/The (We Did the Music for the Sprite Ad) blues
/Freeze The Atlantic
Watch on YouTube
Not exactly the most obvious band to do a major soft-drinks company advert, but strange things happen. Cable were a band from Derby wholly indebted to the muscular alt-rock coming out of the US (and most particularly various beloved bands of mine that were associated with Touch & Go Records in Chicago), and despite being nearly alone in their style in the UK, made a surprising amount of traction. And then MTV/Sprite ad happened, using Freeze The Atlantic. Which is where this song comes in – a B-side for that very song, that questioned their choices for doing the ad, and also those that accused them of “selling out”. I don’t generally see this kind of thing as “selling out”, frankly – it’s more a case of a small band taking a chance when they see it, and that money no doubt came in useful.
Moving away from soft drinks for the moment, let’s move onto the other scourge of healthy-eating, fast food. There aren’t actually too many songs that namecheck fast-food brands (I’ve already used Def Con One, by the way, on 137: Videos and 30 Years of MTV, which is why it doesn’t feature here), but there is now a band that does – in it’s entirety. This is LA band Mac Sabbath, who rework Black Sabbath classics into food-related puns, all while dressed as McDonaldland characters. This song, by the way, sees Ronald McDonald grill a “bat” onstage and then eat it. Recently released footage of Ozzy meeting Mac Sabbath – and watching this very song – is glorious.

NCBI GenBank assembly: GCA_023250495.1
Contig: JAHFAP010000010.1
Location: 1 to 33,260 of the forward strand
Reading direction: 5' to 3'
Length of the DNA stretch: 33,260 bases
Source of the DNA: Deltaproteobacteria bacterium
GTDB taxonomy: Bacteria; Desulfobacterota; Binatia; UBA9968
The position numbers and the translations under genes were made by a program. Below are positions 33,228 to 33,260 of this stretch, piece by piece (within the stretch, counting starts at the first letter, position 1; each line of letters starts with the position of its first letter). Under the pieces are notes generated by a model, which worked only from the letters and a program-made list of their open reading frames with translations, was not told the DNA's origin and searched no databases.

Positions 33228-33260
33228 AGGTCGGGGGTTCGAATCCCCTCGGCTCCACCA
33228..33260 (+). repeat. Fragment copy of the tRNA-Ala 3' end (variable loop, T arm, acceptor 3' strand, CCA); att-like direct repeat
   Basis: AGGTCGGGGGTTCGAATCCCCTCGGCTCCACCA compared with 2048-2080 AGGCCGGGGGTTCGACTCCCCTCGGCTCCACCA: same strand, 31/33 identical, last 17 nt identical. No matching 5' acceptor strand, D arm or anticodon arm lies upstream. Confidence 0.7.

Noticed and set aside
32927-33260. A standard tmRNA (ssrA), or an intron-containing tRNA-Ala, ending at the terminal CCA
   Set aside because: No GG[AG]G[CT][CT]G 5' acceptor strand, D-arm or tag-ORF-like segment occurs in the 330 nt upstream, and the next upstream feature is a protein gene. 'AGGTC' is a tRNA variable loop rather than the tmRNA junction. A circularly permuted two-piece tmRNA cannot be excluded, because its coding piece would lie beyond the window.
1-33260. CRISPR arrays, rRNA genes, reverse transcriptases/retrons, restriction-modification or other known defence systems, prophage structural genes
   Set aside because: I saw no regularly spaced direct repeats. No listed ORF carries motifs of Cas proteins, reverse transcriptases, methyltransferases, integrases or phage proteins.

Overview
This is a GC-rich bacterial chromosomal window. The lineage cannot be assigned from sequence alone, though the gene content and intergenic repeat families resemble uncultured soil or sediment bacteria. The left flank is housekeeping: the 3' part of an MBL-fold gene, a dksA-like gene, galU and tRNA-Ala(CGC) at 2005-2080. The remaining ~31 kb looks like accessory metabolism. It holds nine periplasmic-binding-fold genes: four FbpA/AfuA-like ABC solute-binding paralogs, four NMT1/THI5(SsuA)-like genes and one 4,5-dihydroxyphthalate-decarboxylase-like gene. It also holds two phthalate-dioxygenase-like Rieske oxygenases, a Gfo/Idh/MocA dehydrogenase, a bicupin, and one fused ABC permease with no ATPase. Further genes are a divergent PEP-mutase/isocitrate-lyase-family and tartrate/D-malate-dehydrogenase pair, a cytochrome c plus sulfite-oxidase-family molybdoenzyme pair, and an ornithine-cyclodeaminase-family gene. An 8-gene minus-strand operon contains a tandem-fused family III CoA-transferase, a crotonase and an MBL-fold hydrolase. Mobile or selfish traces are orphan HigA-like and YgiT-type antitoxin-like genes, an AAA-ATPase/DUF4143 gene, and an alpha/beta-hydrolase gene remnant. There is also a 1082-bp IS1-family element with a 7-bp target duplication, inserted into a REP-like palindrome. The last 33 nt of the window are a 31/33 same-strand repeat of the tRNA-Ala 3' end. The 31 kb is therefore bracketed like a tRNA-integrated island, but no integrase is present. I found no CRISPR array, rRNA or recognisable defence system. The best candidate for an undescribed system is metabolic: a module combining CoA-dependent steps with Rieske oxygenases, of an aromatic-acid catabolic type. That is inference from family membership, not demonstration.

A brute of a dancefloor tune from early last year – one of those bangers that crossed over onto a number of radio stations, not least 6Music who happily played it to death for months – this is a tune that references, and heavily, specific drink choices while out partying. In this case, a specific brand of cognac with coke, while Kah-Lo makes it clear that she can’t be bothered with men who won’t dance, won’t drink with her, and more to the point won’t have fun with her. With a tune like this, it’s hard to believe that you wouldn’t dance to it, mind – this is an almighty earworm.
/Pass the Courvoisier, Part II
That song, mind, is far from the only one to mention a brand of Cognac – indeed Busta also mentions “Henny” here but instead has a preference for Courvoisier (a brand a number of rappers have namechecked in the past). Indeed, as much of hip-hop/rap has moved towards showcasing conspicuous consumption over the years, brands are namechecked in so, so many songs – be that food, clothes, shoes, but most of all, alcohol. There are probably lists that could be made detailing just how many times particular brands of champagne and cognac, in particular, are mentioned – and I wonder if there are any studies comparing the mentions of the brands to increases in sales?
The awesomely dayglo video, by the way, involves bright outfits, chainsaws, and (eventually) a rocking party with Mr T as a guest. Looks like fun!
/Tequila (Mint Royale Shot)
/Product/Brands: Jose Cuervo
By the time of Shaving Peaches, Terrorvision had rather drifted away from their anthemic, hard-rock origins towards a more poppy, electronic-edged sound, and it must be said that they were not as interesting as they used to be. But, somehow, a summery, slight song on their 1998 album got remixed by a big-beat group, and it became this unescapable monster of a song in 1999, hitting #2 in the charts and becoming, easily, their biggest hit. Part of it may have been the timing and the subject matter. The end of the nineties was, it seems to most of our memories, a time of partying and fun before the hangover kicked in over the following years as the world got a whole lot darker. But also, that feeling of regret after drinking Tequila – at least the crap you get in most bars, rather than the real thing that you don’t have to shoot with salt and lime – is an almost universal one, and I’m certainly not alone in refusing to drink the damned stuff after one too many sessions on the stuff in my youth. In other words, Tequila does not make me happy.